Their corporate philosophy states that “Now Everyone Can Fly”. This has guided and led the company in creating a revolution in the airline industry in Asia. This has been seen as more people in the region have opted for Air Asia as their ideal and preferred airline for use (Lim, 2012).

Objectives and Strategies

The objectives of the company (Air Asia) are clearly guided by the corporate mission and vision that emphasizes on customer focus, safety, human capital development, and excellence. The airline has expanded across many Asian countries after having started off in Malaysia, which has been a move aimed at creating customer value in the spirit of customer focus (Albers et al, 2015). The reduction of prices has also been informed by the need for customer focus and orientation. In the spirit of price reduction and customer focus, the company under Tune group went ahead, as shown in the case, to provide points for customers based on their travels over a period of time. The same is the case with the businesses in the portfolio of the Tune group with businesses such as Tune Hotels and Tune Money aimed at creating value for customers by regarding and catering for their needs (Delios & Singh, 2013).

Air Asia has also increased the routes it plied since it was bought by the current owners in 2001 to enhance business in a calculated and prudent manner. The expansion of routes ensures that the company does not lose business. As from 2014, the company had the objective of carrying over 70 million passengers in a year, which was a six-year plan. They also planned on increasing more routes as well as increase the number of trips on the routes previously and regularly used. To be able to achieve the business philosophy that is to ensure that all people have the ability to fly, the company made their low cost carrier terminal at the KL International Airport the regional hub for low cost and low budget transportation (In Hall & In Page, 2017).

Current Strategies

In essence, a strategy is the overall plan of course of action for an organization. The strategic plan adopted by a company dictates the direction of the company as well as how different functions of an organization fit. As seen from the case, Air Asia has different companies, in the offset; the strategy was entry to a market in an aggressive manner as well as building a brand and gaining recognition. The manner in which an entrant comes into any kind of market is essential especially in a highly competitive market such as the airline industry. In this kind of industry, the company came up with a strategy that enabled them to get customers by appealing on low prices and costs coupled with quality and value creation. After entry, the company went ahead to expand and offer services in other countries in Asia and Australia besides Malaysia. Entry and expansion into countries that had potential was a huge step for the company and a development of strategic partnership that gave them mutual benefits and grew their brand and business (Page, 2013; Daft, et al, 2010).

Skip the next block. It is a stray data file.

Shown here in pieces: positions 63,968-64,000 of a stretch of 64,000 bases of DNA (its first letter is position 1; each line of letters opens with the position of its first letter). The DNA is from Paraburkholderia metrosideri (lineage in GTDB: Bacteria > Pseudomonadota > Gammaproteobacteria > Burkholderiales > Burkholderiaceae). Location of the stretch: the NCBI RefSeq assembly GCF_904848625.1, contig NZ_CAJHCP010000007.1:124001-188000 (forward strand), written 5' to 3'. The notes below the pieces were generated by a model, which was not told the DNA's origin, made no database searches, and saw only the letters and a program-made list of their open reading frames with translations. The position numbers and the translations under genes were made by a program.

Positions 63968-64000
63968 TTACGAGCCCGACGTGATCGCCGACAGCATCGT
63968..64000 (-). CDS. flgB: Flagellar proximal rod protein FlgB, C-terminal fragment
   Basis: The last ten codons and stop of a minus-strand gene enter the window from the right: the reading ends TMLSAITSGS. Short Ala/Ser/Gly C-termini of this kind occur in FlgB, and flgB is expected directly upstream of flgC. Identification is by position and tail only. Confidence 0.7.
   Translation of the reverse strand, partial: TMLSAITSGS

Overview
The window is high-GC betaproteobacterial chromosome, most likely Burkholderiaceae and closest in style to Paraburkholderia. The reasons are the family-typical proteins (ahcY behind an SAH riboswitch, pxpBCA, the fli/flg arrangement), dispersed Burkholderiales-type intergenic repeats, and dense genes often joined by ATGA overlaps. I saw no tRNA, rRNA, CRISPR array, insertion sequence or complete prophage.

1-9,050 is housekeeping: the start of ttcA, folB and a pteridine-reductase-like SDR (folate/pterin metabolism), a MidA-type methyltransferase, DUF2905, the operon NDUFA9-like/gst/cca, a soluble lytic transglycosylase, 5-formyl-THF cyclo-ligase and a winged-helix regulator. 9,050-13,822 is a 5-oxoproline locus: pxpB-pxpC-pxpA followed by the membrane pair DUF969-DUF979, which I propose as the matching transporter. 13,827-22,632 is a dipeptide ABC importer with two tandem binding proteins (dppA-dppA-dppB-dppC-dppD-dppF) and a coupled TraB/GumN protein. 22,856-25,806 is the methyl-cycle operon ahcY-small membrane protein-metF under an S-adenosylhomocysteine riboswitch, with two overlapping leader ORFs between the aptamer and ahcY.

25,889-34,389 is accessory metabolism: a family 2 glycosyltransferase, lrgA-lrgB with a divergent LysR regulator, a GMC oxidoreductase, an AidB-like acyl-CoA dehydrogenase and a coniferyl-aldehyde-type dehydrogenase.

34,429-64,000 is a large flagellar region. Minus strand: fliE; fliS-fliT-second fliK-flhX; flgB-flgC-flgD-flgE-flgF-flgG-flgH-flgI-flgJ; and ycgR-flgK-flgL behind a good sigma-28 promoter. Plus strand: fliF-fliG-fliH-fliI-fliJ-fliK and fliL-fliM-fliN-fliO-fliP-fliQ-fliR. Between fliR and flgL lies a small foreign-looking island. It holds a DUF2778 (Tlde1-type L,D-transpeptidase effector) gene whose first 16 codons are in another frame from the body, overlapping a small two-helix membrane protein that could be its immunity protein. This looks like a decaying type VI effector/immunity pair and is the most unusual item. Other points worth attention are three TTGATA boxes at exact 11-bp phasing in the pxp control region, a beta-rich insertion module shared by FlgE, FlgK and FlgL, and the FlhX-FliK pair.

The company was strategic in expansion and stamping of regional dominance as well as optimization of routes as well as development of secondary hubs. The company was able to yield enhancement as a result of the benefits gained due to expansion of routes and networks in the airline industry. Not only did this make it a regional leader, but also the most efficient and best low cost carrier globally. The company further went ahead to adopt a diversification strategy in which it became a specialist as Air Asia through a significant ancillary composition as well as the development of different businesses through Tune Talk, Tune Sports, Tune Money, and Tune Hotels (Hitt et al, 2008).

Low costs have always bent he center of business for Air Asia and the Tune Group. In fact, Air Asia went as far as allowing customers to collect points from ticket purchases so as to redeem those points for free flights. This is not only a measure to provide prices as low as none, but also a strategy to get more people to use Air Asia as frequently as possible to gain more points and accumulate enough for a free flight (Bloch, 2014).

The Tune group did not let turbulent years as witnessed in 2008 shake the business. Instead, this was turned into something positive with the company headed by Fernandes and his co-partners moved to diversify business into many areas. Tune group opened Tune Talk- a mobile phone operator that gave customers the lowest calling rates in Malaysia. The company also ventured into sports through Tune Sports through formula 1 racing and basketball; sponsoring teams in both sports. Tune Studios was also used as a means to promote talent all across Asia and internationally through the use of local concerts, event management, and audio productions.  Air Asia X has since become a separate and independent company (in 2010) from the Tune Group. This ensures that the company can focus on its own in the major business in the airline industry and achieve the objectives set and guided by its philosophy (Sen & 2008). As such, Tune Group can diversify on its own to make profits and reduce risks without involving the airline ancillary as an entity. Low costs are also a priority for the Tune Group with Tune Hotels as an example as it conducts business using a slogan/ philosophy that calls for people to enjoy five star hotels at the price of a one star hotel (Evans, 2015).